For over 150 years, Missouri S&T has been a leader in the field of mineral recovery, and that continued to be the case last week when the university hosted the third annual Resilient Supply of Critical Minerals national workshop.
The workshop, which was held Aug. 9-10 and funded by the National Science Foundation, brought in 128 attendees in person and another 90 online. In its first two years, the workshop was fully remote due to COVID-19 precautions.
“The workshop series brings together stakeholders from vastly different backgrounds who otherwise rarely cross paths,” says Dr. Marek Locmelis, an associate professor of geology and geophysics at S&T and faculty fellow in research and innovation. “We had many fruitful discussions between academics, industry visitors and representatives from federal- and state-level agencies that kickstarted collaborations to increase critical mineral supply chain resilience.”
Topics covered at the workshop included the potential for mining critical minerals in the United States, mineral processing and recycling, critical mineral policies, and resource sustainability. Multiple keynote speakers covered these topics, as did other experts who delivered oral presentations.
Critical minerals are necessary for countless devices that most people consider important for their everyday life, Locmelis says. For example, indium is necessary for screens on cell phones and televisions, gallium is used for Wi-Fi and Bluetooth, and electric vehicles require multiple critical minerals, including lithium, cobalt and manganese.
The two-day event also featured breakout sessions, an expert panel on workforce development, poster presentations and a dinner at the Missouri S&T Experimental Mine. The day after the workshop, 20 participants visited the Doe Run Company’s Brushy Creek Mine in Reynolds County, Missouri.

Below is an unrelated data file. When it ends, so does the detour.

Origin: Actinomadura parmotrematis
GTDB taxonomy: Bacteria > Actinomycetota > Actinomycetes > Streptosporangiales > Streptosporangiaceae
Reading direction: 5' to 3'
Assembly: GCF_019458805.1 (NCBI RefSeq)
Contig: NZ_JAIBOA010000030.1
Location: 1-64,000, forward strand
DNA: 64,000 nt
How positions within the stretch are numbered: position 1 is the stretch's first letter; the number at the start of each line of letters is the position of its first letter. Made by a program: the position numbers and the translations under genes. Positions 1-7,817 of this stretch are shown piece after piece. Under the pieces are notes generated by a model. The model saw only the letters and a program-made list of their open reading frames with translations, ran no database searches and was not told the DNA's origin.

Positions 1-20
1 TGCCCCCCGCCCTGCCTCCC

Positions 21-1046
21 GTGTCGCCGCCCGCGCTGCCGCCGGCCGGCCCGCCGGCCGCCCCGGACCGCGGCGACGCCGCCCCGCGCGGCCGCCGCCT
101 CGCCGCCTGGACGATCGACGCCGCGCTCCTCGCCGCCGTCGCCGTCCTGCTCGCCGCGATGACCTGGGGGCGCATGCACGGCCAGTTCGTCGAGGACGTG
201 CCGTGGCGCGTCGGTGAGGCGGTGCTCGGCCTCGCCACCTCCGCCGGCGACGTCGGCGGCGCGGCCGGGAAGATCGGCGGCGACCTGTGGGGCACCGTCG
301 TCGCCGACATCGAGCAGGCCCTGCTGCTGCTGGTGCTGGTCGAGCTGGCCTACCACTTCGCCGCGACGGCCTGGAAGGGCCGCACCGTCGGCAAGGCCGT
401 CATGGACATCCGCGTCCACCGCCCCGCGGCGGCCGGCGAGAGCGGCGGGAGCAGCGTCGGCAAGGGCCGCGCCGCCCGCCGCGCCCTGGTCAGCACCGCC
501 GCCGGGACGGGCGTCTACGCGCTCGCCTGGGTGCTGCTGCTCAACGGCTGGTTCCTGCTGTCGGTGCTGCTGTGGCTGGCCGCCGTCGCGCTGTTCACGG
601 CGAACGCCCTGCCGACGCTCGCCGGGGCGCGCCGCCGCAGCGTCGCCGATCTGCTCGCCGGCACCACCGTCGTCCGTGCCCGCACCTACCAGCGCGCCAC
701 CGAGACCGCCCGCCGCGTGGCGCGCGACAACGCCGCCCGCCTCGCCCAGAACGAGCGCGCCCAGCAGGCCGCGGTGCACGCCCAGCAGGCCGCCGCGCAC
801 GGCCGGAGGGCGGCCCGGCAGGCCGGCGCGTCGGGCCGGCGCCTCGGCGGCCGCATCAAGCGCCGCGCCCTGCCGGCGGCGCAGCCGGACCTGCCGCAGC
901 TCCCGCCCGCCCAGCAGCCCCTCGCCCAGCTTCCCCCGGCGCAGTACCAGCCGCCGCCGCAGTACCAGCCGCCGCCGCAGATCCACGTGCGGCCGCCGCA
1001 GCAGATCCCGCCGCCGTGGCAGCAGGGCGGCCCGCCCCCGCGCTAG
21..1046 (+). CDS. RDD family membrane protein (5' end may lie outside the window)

Several Missouri S&T departments assisted with this workshop. Co-organizers from S&T include:
Planning for next year’s national workshop is already underway, Locmelis says.
“Missouri S&T is uniquely positioned to host this annual workshop due to the variety of academic programs and experts we have on campus who are connected to the critical minerals supply chain,” Locmelis says. “The critical minerals crisis is not something our country will solve overnight, but we will continue to address this issue at S&T with this workshop and our ongoing research. We will take what we learned at this year’s workshop and continue to make headway toward developing a strong supply of critical minerals for the United States’ needs.”
Missouri University of Science and Technology (Missouri S&T) is a STEM-focused research university of over 7,000 students. Part of the four-campus University of Missouri System and located in Rolla, Missouri, Missouri S&T offers 101 degrees in 40 areas of study and is among the nation’s top 10 universities for return on investment, according to Business Insider. For more information about Missouri S&T, visit www.mst.edu.